Free-response questions on the AP US Government exam are more straightforward than those on some other AP tests, but they can still be tough if you're not ready for them. In this guide, I'll lay out a step-by-step method for answering AP Government FRQs, go through a real example, and tell you where you can find additional practice resources.  

 

AP Government Free-Response Section Format

The free-response section has four questions total, each of which is worth an equal percentage of your score. You’ll have an hour and 40 minutes to answer these questions, which means you should spend no more than 20-25 minutes on each of them. Each question is typically worth between 5-7 raw points, and the free-response section as a whole makes up 50 percent of your score. All the free-response questions have pretty much the same format, so it's one of the simpler AP free-response sections overall.

Free-response questions on this exam will ask you to integrate your knowledge of the various content areas covered by the course. This includes analyzing political events in the US, discussing examples, and demonstrating your understanding of general principles of US government and politics. You'll also be asked to examine data from charts, define key terms, and explain the roles that different parts of our government play in the political system. 


AP Government FRQs: Step-By-Step Solution Process

This section provides a step-by-step process for answering any question on the AP US Government exam. Here’s a sample question that I’ll reference throughout so that you can see how these steps might work in practice:



Step 1: Read the Introduction to the Question

Most questions on this test will have an introductory sentence or two before they break down into parts that you need to answer. This will give you background information and a general sense of what to expect in the rest of the question. Some questions are accompanied by images or charts (as we will see in the example section). If that’s the case, you should also take a second here to review the graphics and make sure you understand what they’re showing. 

If you want, you can read the intros to all the questions before choosing where to begin. It may help to build your confidence and improve your efficiency to start with a question that’s easier for you. In the sample question, you would note from the introduction that the question is going to be dealing with the role of political parties in US government. The intro also tells us that political parties have recently gained influence in Congress while losing influence in the actual election process.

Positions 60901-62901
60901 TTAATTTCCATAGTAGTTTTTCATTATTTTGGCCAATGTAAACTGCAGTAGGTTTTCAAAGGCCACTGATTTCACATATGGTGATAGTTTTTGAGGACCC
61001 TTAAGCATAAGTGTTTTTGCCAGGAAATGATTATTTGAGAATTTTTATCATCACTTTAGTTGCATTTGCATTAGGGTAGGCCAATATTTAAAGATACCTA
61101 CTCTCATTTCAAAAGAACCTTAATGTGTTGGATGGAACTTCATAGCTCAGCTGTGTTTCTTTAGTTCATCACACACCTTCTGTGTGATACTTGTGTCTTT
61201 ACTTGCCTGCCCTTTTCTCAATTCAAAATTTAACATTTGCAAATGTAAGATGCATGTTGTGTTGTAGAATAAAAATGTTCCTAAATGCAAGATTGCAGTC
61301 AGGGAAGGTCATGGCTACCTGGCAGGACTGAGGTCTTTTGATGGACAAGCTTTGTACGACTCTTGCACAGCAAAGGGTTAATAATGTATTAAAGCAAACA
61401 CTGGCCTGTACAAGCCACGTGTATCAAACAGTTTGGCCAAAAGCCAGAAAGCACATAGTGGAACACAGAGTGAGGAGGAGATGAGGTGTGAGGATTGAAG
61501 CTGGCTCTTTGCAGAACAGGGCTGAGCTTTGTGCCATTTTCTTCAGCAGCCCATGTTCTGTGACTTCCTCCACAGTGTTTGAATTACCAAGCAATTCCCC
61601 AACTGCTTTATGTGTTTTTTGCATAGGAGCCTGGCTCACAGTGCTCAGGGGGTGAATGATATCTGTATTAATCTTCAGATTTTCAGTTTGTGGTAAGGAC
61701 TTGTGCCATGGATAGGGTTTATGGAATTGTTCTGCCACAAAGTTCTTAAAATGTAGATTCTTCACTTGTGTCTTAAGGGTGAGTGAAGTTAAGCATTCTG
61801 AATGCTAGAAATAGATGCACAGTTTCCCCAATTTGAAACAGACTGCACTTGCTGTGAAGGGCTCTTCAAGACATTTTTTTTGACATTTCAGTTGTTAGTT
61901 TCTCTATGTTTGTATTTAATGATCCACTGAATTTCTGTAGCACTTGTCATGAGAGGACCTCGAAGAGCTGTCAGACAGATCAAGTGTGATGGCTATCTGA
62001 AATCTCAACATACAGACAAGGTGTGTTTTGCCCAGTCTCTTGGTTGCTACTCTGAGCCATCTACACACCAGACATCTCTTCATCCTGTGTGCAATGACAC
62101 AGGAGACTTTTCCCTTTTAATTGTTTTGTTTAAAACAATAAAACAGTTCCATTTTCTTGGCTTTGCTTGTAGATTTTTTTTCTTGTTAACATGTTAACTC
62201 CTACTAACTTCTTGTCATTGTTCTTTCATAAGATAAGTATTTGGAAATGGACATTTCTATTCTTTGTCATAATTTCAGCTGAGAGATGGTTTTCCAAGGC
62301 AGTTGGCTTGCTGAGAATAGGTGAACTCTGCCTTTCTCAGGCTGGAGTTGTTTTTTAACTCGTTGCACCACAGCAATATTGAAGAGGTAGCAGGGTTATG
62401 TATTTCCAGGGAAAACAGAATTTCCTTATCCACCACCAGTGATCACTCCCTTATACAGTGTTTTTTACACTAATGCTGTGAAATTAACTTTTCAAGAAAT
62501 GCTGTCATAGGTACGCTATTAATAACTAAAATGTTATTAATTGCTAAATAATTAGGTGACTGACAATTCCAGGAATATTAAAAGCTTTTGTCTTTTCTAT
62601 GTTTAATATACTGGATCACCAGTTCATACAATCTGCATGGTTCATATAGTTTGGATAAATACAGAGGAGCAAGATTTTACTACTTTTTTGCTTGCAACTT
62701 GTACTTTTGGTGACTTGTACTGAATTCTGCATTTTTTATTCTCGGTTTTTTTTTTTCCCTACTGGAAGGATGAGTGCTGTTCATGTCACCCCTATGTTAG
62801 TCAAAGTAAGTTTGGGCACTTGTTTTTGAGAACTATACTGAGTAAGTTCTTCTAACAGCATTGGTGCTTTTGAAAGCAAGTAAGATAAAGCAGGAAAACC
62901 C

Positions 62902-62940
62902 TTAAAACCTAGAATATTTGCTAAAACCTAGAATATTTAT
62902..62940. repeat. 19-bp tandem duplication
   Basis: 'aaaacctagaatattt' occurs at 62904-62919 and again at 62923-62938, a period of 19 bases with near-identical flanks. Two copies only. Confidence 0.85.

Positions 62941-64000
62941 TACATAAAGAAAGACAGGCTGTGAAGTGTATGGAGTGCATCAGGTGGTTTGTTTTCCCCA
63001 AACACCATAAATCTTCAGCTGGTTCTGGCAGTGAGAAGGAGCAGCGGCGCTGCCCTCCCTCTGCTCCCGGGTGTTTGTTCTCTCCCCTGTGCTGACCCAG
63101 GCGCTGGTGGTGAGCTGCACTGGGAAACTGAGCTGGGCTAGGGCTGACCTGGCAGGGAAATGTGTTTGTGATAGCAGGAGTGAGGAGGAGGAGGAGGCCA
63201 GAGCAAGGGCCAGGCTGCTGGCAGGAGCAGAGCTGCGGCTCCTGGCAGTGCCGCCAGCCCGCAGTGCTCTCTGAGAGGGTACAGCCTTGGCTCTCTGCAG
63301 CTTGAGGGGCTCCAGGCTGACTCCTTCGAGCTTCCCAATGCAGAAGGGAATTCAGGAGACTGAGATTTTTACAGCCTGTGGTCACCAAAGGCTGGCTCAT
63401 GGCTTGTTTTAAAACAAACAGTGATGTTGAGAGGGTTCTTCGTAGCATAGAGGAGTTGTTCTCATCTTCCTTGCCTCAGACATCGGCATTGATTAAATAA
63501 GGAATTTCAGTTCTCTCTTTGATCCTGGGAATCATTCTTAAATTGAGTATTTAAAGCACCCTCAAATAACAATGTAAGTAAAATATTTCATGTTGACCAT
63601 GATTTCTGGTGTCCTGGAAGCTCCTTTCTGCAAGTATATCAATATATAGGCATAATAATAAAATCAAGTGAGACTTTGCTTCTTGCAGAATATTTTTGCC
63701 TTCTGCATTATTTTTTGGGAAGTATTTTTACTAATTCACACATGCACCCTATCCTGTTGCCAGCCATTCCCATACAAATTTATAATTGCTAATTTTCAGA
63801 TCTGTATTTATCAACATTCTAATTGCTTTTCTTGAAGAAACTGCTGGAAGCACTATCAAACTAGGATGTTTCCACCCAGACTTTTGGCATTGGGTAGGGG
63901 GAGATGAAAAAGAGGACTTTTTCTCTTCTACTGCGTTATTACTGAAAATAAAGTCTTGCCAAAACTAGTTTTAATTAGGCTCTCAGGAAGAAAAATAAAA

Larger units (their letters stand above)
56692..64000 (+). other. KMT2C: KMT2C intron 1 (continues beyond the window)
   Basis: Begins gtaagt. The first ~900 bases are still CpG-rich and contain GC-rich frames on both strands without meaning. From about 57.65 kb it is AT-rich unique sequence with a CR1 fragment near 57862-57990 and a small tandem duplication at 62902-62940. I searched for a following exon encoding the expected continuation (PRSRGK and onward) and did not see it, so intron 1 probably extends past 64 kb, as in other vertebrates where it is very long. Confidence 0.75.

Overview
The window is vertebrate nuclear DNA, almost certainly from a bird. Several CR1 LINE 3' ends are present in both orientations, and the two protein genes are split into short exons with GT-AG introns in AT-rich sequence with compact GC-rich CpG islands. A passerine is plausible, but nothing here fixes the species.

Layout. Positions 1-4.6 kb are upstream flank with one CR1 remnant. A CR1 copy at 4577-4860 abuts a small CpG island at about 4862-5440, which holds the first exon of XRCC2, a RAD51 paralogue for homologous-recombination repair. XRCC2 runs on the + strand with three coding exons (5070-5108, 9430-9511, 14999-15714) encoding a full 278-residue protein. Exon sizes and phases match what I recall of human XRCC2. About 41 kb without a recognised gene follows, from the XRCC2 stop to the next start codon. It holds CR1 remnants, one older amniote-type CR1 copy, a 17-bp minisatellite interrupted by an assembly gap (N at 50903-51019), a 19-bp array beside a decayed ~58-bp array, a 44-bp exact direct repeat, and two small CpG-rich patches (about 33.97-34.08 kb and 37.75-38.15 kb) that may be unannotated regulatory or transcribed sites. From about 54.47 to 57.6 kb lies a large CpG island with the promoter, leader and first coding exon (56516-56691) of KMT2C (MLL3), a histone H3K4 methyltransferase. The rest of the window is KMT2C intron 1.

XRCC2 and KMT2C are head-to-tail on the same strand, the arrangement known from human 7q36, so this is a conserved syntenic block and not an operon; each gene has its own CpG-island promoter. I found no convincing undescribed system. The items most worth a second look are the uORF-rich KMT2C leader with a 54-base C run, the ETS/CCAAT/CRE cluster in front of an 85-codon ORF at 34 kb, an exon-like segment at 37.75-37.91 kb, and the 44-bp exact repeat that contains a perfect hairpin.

Step 2: Identify (and Underline, If You Want) the Command Verb

For each part of each question, you’re given specific instructions on the type of answer that is expected. These instructions include verbs like “identify”, “explain”, “describe”, “define”, and “compare.”  It’s important to be aware of exactly what the question is asking you to do so that you can earn full points. These command verbs are the first words you should zero in on as you read. If you think it will help keep you focused, you can even underline them as you go through the question. 

In part a of the sample question, the command verb is “describe.” This indicates that you need to do more than just state an important function of political parties; you need to expand on exactly what it is. In parts c and d, the command verb changes to “explain”, which means you’ll need to include even more elaboration in your answer on how certain factors have affected party politics.

 

Step 3: Address All the Potential Points

After finding the command verb in the part of the question you’re answering, take note of how many examples or descriptions you need to provide. Each of them will almost always correspond to a point in your raw score for the question. Be careful to answer the question thoroughly but directly, addressing all of these points in a way that will make it easy for graders to assess your response. You don’t need to write an essay for these free-response questions. Just go straight for the answer to avoid ambiguity.

For part a of the sample question, you’re asked to describe two important functions of political parties, which means that part a is almost certainly worth two points. You need to make sure you provide two distinct functions and make it easy for the grader to award points for your answer. If you go through the rest of the question, it looks like there are five raw points available in total: two for part a, one for part b, two for part c, and one for part d. Write your answer carefully so you can scoop up all of them!

 

Step 4: Reread Your Answer

Finally, reread what you wrote to ensure that it makes sense and addresses the question completely. Did you give the correct number of descriptions/examples/identifications? Does your answer directly respond to what the question is asking overall? If you’re satisfied, move onto the next part of the question and return to step 2!

 

 

AP Government FRQ Example

Now, I’ll go through the answers to a real AP Government free-response question from the 2013 exam to show you what your responses should look like:


First, let’s consider the chart and the introductory sentence for this question. It looks like we’re comparing the distribution of judicial appointments by gender and ethnicity for two different presidents.